The Microstructural and Mechanical Properties of Permafrost

Faculty advisor: Professor Ian Baker

The effects of global warming on the permafrost that covers up to 25% of the land in the Northern Hemisphere (permafrost also exists beneath the sea) will be quite profound.  Permafrost is a combination of rock, sediment, soil and some organic matter “cemented” together by ice.  Permafrost, which can be up to 1500 m deep, contains 1500 GT (1.5 x 1015 kg) of carbon, twice as much as the carbon in the atmosphere and in all vegetation.  Each year depending on location and local climate, the top 0.3-4 m of the permafrost, the so-called “active layer”, thaws.  As temperatures climb, the depth of this active layer increases and if it becomes too deep then some of the below surface layers do not refreeze in winter. There are four major issues as permafrost thaws:

  1. The carbon locked up in the permafrost will be attacked by microbes leading to the production and release into the atmosphere of carbon dioxide and methane, two potent greenhouses gases - methane is 84 times more potent than carbon dioxide - that will accelerate Global warming;
  2. Permafrost is impermeable to water: permafrost thawing allows water to percolate through it leading to a loss of surface water, including whole lakes;
  3. Warmer permafrost is mechanically weaker and existing structures, such as buildings, roads, bridges and pipelines built on permafrost can collapse when the permafrost no longer supports the load – when the permafrost has thawed it cannot support a load but flows under its own weight;
  4. As coastal permafrost regions thaw, their weakened state along with the lack of sea ice cover allows wave action to erode the coast.

All of these phenomena are currently happening.  The latter two problems both affect Northern communities now and are also a challenge to construction in these regions as the temperature increases and the resources in these regions are exploited.  Thus the ability to understand the behavior of permafrost as it warms and relate it to its microstructure will enable prediction of the effects of warming and possible mitigation of the effects.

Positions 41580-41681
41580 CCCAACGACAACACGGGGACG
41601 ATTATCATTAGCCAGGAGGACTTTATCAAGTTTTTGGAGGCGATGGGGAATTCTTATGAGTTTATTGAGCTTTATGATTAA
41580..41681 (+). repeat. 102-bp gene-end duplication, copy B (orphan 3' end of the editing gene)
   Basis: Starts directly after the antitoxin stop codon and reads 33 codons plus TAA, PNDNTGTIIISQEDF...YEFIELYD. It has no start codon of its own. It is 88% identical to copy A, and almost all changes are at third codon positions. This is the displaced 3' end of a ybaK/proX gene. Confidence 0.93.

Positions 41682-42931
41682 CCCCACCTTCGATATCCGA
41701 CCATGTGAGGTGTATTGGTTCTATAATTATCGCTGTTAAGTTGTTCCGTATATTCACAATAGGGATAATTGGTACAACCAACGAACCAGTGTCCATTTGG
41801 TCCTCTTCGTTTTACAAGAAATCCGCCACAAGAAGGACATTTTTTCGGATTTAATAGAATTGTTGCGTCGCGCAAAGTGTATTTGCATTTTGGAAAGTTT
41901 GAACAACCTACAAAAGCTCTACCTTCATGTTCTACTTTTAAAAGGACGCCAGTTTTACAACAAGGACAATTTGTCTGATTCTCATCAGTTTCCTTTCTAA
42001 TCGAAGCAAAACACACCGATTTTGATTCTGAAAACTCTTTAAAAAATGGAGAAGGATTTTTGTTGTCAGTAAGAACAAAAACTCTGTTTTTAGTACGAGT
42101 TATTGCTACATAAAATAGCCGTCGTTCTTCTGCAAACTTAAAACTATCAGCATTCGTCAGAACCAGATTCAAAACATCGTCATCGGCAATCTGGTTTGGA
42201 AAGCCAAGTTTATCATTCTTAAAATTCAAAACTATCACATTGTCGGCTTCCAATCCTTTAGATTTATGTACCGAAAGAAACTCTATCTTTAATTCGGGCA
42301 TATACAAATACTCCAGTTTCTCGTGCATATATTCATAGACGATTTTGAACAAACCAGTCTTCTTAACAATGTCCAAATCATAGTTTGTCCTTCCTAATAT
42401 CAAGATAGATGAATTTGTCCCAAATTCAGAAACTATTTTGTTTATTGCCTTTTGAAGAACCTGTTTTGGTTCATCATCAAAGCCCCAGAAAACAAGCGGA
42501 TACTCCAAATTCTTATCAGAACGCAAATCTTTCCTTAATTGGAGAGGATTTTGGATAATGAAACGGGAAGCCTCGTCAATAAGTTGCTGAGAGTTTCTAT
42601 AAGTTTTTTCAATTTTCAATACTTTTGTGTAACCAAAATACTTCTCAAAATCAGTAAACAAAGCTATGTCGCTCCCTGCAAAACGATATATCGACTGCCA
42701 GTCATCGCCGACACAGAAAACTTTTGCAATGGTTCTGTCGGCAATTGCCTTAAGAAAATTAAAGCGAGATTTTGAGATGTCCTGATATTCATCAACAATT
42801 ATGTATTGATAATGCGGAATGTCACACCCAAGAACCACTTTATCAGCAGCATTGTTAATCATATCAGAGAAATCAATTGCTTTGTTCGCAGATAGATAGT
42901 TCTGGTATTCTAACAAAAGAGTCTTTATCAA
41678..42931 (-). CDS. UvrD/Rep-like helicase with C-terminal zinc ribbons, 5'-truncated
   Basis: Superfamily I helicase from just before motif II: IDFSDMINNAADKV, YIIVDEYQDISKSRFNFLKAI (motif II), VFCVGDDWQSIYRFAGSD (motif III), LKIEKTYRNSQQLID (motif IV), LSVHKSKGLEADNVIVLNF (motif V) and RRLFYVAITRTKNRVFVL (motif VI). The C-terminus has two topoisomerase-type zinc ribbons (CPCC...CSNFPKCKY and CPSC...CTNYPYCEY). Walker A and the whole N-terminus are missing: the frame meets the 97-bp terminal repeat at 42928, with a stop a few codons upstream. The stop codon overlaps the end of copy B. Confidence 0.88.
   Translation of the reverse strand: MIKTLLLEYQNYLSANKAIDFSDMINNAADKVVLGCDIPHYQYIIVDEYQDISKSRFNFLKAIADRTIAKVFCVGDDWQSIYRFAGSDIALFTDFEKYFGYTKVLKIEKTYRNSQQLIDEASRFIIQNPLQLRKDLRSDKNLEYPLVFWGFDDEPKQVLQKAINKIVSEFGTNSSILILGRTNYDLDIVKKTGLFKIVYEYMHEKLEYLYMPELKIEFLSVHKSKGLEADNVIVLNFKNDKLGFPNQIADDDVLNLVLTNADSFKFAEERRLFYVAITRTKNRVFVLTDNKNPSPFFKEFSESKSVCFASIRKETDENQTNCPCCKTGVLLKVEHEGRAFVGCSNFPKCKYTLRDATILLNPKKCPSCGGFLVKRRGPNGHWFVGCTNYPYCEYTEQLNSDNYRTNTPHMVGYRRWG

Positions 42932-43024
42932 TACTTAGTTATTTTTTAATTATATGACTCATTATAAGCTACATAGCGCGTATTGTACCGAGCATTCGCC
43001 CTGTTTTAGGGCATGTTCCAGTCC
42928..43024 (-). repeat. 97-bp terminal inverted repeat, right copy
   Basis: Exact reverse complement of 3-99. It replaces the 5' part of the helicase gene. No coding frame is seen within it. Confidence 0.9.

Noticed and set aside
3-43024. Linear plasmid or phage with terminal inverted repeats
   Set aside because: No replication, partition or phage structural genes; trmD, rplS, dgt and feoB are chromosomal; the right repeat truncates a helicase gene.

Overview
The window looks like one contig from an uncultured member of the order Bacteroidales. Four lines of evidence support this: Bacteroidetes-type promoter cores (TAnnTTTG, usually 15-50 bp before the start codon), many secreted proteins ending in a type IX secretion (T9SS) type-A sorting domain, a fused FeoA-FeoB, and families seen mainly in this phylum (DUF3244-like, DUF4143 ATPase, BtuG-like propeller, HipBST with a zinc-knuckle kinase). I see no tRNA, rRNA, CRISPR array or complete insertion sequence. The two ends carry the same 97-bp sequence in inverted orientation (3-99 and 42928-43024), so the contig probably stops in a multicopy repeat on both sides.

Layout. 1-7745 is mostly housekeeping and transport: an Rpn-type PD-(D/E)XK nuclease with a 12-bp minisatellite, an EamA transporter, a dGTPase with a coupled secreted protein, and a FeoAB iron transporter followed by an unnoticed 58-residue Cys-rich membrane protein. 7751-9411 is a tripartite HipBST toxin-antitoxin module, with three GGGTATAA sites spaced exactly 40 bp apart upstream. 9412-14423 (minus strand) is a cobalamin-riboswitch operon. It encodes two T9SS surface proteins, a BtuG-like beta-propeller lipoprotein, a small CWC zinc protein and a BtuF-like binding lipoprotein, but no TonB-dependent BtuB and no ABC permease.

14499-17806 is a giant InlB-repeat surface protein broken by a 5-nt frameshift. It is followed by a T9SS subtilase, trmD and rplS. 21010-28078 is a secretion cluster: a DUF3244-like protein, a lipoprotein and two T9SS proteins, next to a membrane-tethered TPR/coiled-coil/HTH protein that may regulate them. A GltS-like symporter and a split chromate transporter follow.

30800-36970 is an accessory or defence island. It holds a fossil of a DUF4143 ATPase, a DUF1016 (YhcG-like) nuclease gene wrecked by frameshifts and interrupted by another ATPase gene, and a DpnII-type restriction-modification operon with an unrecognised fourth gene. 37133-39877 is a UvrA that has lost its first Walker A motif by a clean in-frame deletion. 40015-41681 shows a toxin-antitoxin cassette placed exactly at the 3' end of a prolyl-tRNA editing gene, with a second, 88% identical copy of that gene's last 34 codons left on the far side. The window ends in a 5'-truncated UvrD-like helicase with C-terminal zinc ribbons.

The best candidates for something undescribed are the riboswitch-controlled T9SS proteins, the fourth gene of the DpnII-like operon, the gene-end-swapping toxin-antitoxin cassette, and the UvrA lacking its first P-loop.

The aim of this project is to relate the mechanical properties of permafrost to its microstructure determined using x-ray microcomputed tomography and scanning electron microscopy.

Tidelines - Understanding Paper Degradation

Faculty advisor: Assistant Research Professor, Rachel Obbard

Tidelines are the brown marks on paper that are caused by water. They represent residual damage at a former wet/dry boundary and can be the result of environmental wetting (i.e. a flooded storage area) or even deliberate cleaning. We are examining the microstructural aspects of tidelines on paper. This project is a follow-on to a year-long collaboration with the Library of Congress and The Metropolitan Museum of Art to do 3D analysis and visualization of tidelines on historical artifacts. We hope that this work will eventually lead to improved treatment and prevention of tidelines in works of art and historical documents.

This project is an opportunity for a student interested in the intersection of art and engineering to gain research experience in materials science. The direction of the intern’s project will evolve from our initial conversations and the interests of the selected intern. It might lie in either computational stereology, in physical experiments, and/or in characterization using a scanning electron microscope or Raman spectroscopy.

Requirements include attention to detail, the ability to work independently, and good communication skills. Some type of previous responsible work experience is preferred. 

Computational applications in sea ice microstructure 

Faculty advisor: Assistant Research Professor, Rachel Obbard